It’s inevitable that a documentary about music will get you thinking about rhythm. What’s not always a given is that a project will be able to match the energy of whatever artist they’re profiling. If things start to move at a pace that feels wrong, rushed, or manic, the music of whoever’s under the microscope has a canny way of letting you know.
It’s a problem that “This Is Pop” manages to avoid. The eight-part series, newly available on Netflix after airing on CTV in Canada earlier this spring, keeps a tempo worthy of its wide array of subjects. Ranging from bubblegum pop of the ’60s to the British radio output of the mid-‘90s to the current and eternal existential debates about the nature of country music, “This Is Pop” keeps moving itself along.
It helps that the show doesn’t force its individual episodes to conform to a single style. Some fully embrace their artifice, as with the overview of Sweden’s decades-long run as pop hitmakers. That chapter has a three-walled bedroom set, a thematically appropriate set of songwriting instructions, and winking piano renditions of decade-conquering megahits. It’s a contrast to something like the show’s look at the career of Boyz II Men, which plays as more formally conventional, but no less informative. “This Is Pop” doesn’t focus solely on the peaks and valleys in the careers of household names. In the case of this particular Philly group that’s been together their entire adult lives, it’s fascinating to get their insights from when their careers are solidly in between the two.What both of those episodes share is a helpful (and at times, playful) pursuit of context. No song exists independent of its influence, so rather than try to frame pop music history as the creation of genius pioneers, “This Is Pop” ends up becoming a show with tiny overlaps as stories unfold across generations and continents. Industry politics intersect with geopolitical trends. Certain artists’ respective renaissances help ignite the interests of their eventual standard-bearers. “This Is Pop” doesn’t set out to present a unified theory of a musical genre as much as it tries to highlight significant brushstrokes in the overall painting.
The show’s sense of specificity fades a little as “This Is Pop” gets later in the season (“later” being a fungible description, as Netflix has made at least one tweak to the episode order from its original CTV run). As the series tackles more amorphous, sprawling subjects like protest songs and music festivals, it starts to drift away from some of that direct-line context that makes those early episodes so compelling. It’s a lot easier to unpack the contentious Blur vs. Oasis rivalry over the course of a full episode than try to encapsulate the legacy of something like “This Land is Your Land” in a handful of minutes. However much the framing devices like Orville Peck’s tour through the idea of “authenticity” in country music may not feel essential to those episodes, they’re still providing a helpful throughline that some of the other music history catchalls don’t quite have.Taken as a whole, one of the benefits of “This Is Pop” is an attempt to look at the industry from plenty of different angles. The perspectives in the series aren’t purely confined to performers and executives. There are engineers speaking to the actual recording process. There are publicity veterans reflecting on the art of getting a band in front of people with cultural cachet. The “This Is Pop” collection of authors and writers offering their expertise doesn’t fit into a one-size-fits-all view of music press. There’s a careful balance that keeps the show from veering too far into closed-off academic treatises or uncritical hagiographic superfandom.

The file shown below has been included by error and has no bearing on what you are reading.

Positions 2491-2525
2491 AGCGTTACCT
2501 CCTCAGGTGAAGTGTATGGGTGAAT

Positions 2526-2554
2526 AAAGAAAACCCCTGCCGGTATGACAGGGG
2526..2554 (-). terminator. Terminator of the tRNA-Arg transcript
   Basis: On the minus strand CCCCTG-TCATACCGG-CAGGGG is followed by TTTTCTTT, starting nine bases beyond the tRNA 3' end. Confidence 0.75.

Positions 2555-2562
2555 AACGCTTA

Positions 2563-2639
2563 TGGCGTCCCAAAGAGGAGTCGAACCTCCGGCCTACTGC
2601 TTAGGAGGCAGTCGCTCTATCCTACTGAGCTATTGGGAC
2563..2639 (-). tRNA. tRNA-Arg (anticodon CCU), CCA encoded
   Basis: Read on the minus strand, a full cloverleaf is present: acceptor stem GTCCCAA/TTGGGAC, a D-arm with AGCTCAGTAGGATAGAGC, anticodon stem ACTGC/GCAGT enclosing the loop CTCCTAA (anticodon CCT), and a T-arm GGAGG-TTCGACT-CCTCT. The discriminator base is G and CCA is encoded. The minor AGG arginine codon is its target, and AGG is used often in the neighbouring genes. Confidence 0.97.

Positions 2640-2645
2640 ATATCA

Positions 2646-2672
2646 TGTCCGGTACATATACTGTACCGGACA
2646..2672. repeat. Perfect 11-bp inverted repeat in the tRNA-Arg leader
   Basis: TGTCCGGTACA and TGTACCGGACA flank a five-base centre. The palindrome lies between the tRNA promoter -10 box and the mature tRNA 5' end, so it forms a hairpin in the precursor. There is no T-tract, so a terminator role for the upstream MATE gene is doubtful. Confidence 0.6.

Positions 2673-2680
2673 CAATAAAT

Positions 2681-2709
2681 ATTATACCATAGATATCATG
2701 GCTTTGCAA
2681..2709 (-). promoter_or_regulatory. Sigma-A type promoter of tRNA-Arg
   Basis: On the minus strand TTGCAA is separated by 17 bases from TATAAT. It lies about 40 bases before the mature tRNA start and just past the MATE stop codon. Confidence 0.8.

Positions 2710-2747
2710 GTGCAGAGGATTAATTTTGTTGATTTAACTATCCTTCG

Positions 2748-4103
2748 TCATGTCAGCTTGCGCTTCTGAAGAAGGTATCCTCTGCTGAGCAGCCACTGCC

That last element is key and stretches back into the performers themselves. “This Is Pop” isn’t drilling down into the personal lives of every singer and songwriter, but plenty of them do provide windows into their own experiences that go beyond image maintenance. T-Pain’s frankness when talking about his peer’s reaction to his success and the rise of Auto-Tune helps reinforce the idea that fame doesn’t happen in a vacuum. It’s also just as illuminating to see the number of participants (and their bandmates and advisers) who were perfectly willing to trade a life in the public eye for one centered on accounting or farming or public service.
That also connects with the ways that people whose careers are on display in “This Is Pop” want to reflect on them. Some are eager to revisit the height of their fame. (Andy Kim, a veteran of the Brill Building song factory, is ready to sing the chorus of “Sugar, Sugar,” seemingly at the slightest prompting.) Others seem more reticent to return to the headspace of decades past, or prefer to engage with certain topics from a very specific entry point. If the overall idea is that pop music is a web that stretches well beyond radios, turntables, and streaming services, “This Is Pop” gives room for people to choose to stay inside their singular success or push it aside.
“This Is Pop” welcomes the idea that, despite the enduring power this music has, it doesn’t always come from a flash of inspiration. Some songs are accidents and others are copies. Even if the truth behind some of them remains a little elusive, they’re all part of a long, established battle for the ears and eyes of prospective fans. In the case of the “This Is Pop” episode on the Britpop tussles of the ’90s, that look to the past comes with a bevy of potential bands for curious unfamiliar listeners to discover anew. It’s not a coincidence that these suggestions help make it one of the series’ stronger efforts. Nodding to the past and future, one continual reminder throughout “This Is Pop” is that there’s always more to listen to in either direction.